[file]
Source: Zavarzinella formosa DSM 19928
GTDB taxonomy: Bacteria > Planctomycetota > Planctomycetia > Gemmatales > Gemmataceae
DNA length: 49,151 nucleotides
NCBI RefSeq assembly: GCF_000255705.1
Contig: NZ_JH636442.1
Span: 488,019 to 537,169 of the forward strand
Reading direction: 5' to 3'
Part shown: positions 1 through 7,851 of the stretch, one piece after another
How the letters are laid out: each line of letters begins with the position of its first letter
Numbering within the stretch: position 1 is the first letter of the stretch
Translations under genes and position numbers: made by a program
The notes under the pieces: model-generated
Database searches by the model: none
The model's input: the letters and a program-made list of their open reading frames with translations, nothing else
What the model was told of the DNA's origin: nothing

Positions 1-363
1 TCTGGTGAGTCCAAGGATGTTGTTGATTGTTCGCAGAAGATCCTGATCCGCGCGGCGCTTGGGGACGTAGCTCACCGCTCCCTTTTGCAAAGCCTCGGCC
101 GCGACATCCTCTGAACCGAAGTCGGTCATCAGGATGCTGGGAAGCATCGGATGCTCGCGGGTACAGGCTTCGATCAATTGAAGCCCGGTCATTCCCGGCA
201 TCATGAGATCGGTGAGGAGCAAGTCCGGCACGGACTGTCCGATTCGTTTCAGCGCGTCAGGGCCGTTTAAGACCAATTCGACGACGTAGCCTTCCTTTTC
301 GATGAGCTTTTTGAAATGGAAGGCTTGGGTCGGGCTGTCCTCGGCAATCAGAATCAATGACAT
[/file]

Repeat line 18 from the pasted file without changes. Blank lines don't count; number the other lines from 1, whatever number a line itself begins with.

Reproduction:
101 GCGACATCCTCTGAACCGAAGTCGGTCATCAGGATGCTGGGAAGCATCGGATGCTCGCGGGTACAGGCTTCGATCAATTGAAGCCCGGTCATTCCCGGCA